Is Edamame Good For You?
People often ask me if edamame is a healthy snack, and it’s an all natural plant food after all, right?
Here are the answers on soy and edamame that you’re looking for, from Dr. Kaayla Daniel’s blog Q & A:
1. What is edamame? Is it soy? — Al
Edamame is the Japanese word for sweet, green vegetable soybeans. They are harvested at the point when the beans are well developed but still soft and green. Boiled or steamed in the pod for up to 20 minutes, they are salted, removed from the pod and served chilled. In Japanese restaurants, I’ve seen them offered as an appetizer, green vegetable or an ingredient in salads. Americans, however, have found a whole new way to eat edamame – snacking on big bags of it in front of TV. This practice has taken off to such an extent that Whole Foods, Costco and other food emporia now dedicate whole freezer cases to edamame. It’s rare to find fresh edamame in such stores.
Most is sold frozen either with or without the pods. Historically, edamame was unpopular because of the time-consuming challenge of hulling it. Dr. John Harvey Kellogg was frustrated for years because he wanted to can edamame but found it uneconomical. That changed for him in 1935 when Henry Ford’s Edison Institute came up with a reliable mechanical process. Kellogg would be amazed today to find so many snackers who find the shelling to be part of the attraction.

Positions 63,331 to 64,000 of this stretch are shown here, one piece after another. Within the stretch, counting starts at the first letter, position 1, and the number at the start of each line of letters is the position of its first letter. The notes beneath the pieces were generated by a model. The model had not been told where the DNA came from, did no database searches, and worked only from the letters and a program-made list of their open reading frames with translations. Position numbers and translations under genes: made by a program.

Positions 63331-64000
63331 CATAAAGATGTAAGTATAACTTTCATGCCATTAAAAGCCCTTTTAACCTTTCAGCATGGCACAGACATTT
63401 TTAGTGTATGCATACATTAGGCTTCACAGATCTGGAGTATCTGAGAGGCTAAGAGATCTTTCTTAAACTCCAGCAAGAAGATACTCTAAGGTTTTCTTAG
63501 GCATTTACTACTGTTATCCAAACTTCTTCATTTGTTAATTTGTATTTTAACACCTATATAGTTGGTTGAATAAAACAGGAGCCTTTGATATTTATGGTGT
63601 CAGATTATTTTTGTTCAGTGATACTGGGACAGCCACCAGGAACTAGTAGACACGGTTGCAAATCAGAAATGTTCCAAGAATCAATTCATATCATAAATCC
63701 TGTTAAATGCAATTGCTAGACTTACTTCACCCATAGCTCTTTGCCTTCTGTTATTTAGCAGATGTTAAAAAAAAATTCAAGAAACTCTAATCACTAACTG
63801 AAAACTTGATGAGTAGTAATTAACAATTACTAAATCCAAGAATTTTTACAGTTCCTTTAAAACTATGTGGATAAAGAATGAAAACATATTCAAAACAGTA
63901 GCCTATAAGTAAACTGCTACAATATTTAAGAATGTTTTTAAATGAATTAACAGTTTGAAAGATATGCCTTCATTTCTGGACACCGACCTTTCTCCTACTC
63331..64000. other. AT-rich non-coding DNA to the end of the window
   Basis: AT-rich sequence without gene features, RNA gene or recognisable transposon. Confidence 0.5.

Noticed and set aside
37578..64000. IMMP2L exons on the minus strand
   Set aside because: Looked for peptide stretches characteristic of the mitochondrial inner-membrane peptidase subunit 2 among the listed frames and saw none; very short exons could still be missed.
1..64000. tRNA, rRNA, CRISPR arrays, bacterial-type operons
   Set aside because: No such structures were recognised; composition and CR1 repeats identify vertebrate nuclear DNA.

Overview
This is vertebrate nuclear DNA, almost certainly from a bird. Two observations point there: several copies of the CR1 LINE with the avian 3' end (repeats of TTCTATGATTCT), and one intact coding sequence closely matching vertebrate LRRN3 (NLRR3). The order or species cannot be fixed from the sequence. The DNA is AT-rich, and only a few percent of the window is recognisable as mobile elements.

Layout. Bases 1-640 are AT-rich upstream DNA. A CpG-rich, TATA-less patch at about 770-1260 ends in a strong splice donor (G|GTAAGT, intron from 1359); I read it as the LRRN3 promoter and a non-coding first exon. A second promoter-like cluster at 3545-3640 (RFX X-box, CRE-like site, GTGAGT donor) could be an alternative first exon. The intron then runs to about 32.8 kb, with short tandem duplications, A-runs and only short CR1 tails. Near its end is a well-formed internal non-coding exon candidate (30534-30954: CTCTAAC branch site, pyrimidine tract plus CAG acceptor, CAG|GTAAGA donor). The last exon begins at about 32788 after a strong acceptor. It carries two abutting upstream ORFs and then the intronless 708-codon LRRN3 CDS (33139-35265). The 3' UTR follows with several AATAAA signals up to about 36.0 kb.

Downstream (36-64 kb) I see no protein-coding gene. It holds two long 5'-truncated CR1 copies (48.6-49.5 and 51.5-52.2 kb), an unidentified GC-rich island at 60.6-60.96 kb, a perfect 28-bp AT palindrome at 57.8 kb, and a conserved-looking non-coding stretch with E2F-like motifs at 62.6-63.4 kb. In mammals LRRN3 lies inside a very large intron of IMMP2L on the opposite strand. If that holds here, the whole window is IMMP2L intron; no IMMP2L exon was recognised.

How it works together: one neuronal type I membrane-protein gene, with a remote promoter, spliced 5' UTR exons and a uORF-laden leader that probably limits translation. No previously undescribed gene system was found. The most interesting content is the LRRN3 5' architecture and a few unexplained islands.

2. Do you say “The edamame is delicious?” Or do you you say “The edamame are delicious?” — Stickler
Dear Stickler, Would I call edamame delicious? Probably not. I mean it’s okay as a lima bean substitute…, but please bring back the old fordhooks. But I digress. You really want to know if the word edamame is singular or plural, don’t you? As I understand it, its meaning can be either singular or plural in Japanese, but is typically used as a collective. So what I’d say is “Edamame is on the menu but so is ikura (salmon roe). Given the choice between cholesterol and chlorophyll, I’ll opt for cholesterol every time.”
3. I thought edamame was so good for you! Really, seriously, it’s not? I mean it’s a natural bean still in its shell, how can it not be good for you? — Ariel
Dear Ariel, A little once in awhile, as in the small quantities served as an appetizer in many Japanese restaurants is fine for most people. No worries unless you are allergic. The problem today is, a lot of people are noshing on edamame like its popcorn. And doing so night after night. Bottom line is the quantities of antinutrients and toxins in the edamame collective add up quickly. Edamame can thus put you at risk for digestive distress, thyroid disorders, immune system breakdown, reproductive problems, etc. I’d also suggest it is “really, seriously” naive to think “natural” is always “safe” and “good for you.” Raw or undercooked “natural beans in their shells” are notorious producers of gas and other digestive distress. And if that doesn’t convince you that there are some hazards to beans, you might want to Google “favism.”
4. Please elaborate on edamame. I like to give it to my children. I’m confused because I thought it was a good and healthy raw health food – Edda Mama
Dear Edda Mama, You don’t want to eat edamame raw. Ever. It must be cooked. Even then, it will retain some antinutrients, toxins and phytoestrogens. These will add up, putting you and your children at risk, if not sooner, later. Risk is not certainty, but for the reasons noted above, please don’t let your children overindulge.